International Summer School organized by Graduate School of Humanities Göttingen (GSGG)
20 – 24 July 2015, Georg-August-Universität Göttingen (Archäologisches Institut und Sammlung der Gipsabgüsse)
In the modern world, political as well as religious leaders make use of ideological messages to legitimize and advertise their power. Especially during periods of transformation and change, it is important for leaders to demonstrate their strengths and capacities in order to unify their subjects. By presenting themselves as the right men in the right place they could win their subjects’ loyalty and thus legitimize and safeguard their own positions. This practice is however not a modern invention, it is rooted in ancient traditions and habits.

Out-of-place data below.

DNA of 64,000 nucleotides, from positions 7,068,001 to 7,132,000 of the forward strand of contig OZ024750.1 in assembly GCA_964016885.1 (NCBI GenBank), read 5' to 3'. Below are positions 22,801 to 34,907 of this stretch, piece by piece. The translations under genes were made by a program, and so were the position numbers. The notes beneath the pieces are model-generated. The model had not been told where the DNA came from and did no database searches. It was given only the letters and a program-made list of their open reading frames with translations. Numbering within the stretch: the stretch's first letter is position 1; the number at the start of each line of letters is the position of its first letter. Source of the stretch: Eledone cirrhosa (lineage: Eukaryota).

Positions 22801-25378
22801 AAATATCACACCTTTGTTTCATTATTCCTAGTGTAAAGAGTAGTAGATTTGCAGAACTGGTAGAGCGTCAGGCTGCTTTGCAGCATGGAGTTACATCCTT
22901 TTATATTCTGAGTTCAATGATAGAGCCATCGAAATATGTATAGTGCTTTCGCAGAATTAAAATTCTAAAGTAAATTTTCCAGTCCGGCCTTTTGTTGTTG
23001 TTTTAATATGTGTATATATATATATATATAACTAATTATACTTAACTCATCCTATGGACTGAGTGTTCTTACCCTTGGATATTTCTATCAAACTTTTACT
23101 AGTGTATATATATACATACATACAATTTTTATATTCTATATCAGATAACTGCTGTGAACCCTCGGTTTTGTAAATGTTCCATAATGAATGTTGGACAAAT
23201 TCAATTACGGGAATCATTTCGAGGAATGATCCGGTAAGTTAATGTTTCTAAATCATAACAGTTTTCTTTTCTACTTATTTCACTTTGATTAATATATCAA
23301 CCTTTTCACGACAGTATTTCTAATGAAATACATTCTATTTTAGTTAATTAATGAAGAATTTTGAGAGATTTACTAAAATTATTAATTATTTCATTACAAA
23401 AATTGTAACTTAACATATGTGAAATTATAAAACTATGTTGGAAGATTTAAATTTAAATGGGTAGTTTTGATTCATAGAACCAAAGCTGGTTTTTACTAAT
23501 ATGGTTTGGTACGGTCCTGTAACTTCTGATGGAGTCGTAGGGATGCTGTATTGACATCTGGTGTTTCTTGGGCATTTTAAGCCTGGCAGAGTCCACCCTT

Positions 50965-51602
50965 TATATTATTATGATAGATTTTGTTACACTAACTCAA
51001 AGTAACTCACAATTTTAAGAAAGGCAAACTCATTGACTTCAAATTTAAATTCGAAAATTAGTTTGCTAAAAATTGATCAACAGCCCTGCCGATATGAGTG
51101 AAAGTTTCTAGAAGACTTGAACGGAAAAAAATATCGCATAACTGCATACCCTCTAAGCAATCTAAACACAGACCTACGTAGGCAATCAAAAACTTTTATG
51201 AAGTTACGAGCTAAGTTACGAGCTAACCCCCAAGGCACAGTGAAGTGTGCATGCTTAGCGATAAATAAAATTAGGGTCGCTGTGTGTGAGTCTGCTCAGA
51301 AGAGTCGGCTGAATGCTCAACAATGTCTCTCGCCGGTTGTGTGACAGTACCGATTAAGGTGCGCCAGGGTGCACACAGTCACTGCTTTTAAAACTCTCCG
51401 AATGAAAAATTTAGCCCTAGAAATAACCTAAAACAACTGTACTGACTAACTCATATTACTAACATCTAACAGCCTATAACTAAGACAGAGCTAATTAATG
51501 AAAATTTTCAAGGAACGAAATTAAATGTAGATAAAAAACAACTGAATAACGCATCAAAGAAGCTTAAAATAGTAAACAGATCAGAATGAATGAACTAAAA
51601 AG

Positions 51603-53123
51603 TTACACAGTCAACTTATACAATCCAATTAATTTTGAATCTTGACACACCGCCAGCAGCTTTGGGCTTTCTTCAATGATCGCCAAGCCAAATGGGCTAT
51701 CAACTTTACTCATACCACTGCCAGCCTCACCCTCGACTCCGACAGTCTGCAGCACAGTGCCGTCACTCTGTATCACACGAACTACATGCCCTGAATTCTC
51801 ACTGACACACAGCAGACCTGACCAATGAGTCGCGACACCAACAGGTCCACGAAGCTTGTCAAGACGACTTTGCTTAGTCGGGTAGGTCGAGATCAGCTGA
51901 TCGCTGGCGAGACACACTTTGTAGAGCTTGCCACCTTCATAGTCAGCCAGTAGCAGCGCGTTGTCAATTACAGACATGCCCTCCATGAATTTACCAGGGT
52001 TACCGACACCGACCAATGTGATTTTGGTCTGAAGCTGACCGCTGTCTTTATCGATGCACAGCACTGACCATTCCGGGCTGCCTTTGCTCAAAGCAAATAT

The summer school focuses on ideological messages communicated by leaders in the ancient world (Ancient Near East, Greece and Rome, c. 3000 BC – AD 600) during periods of religious change (periods characterized by the rise, expansion or dominance of new religions, specific religious factions, sects or cults that caused changes in or threatened existing social, religious and/or power structures). Which messages were communicated by central and local authorities as well as specific religious authorities in these epochs? What do these messages tell us about the nature of power exercised by leaders?
The pre-arranged sessions to discusse the different subjects and questions are:
- Session 1 Ancient Mesopotamia
- Session 2 Ancient Anatolia, Levant and Iran
- Session 3 Classical Greece and the Hellenistic World
- Session 4 Roman Republic and Empire
- Session 5 The Byzantine Empire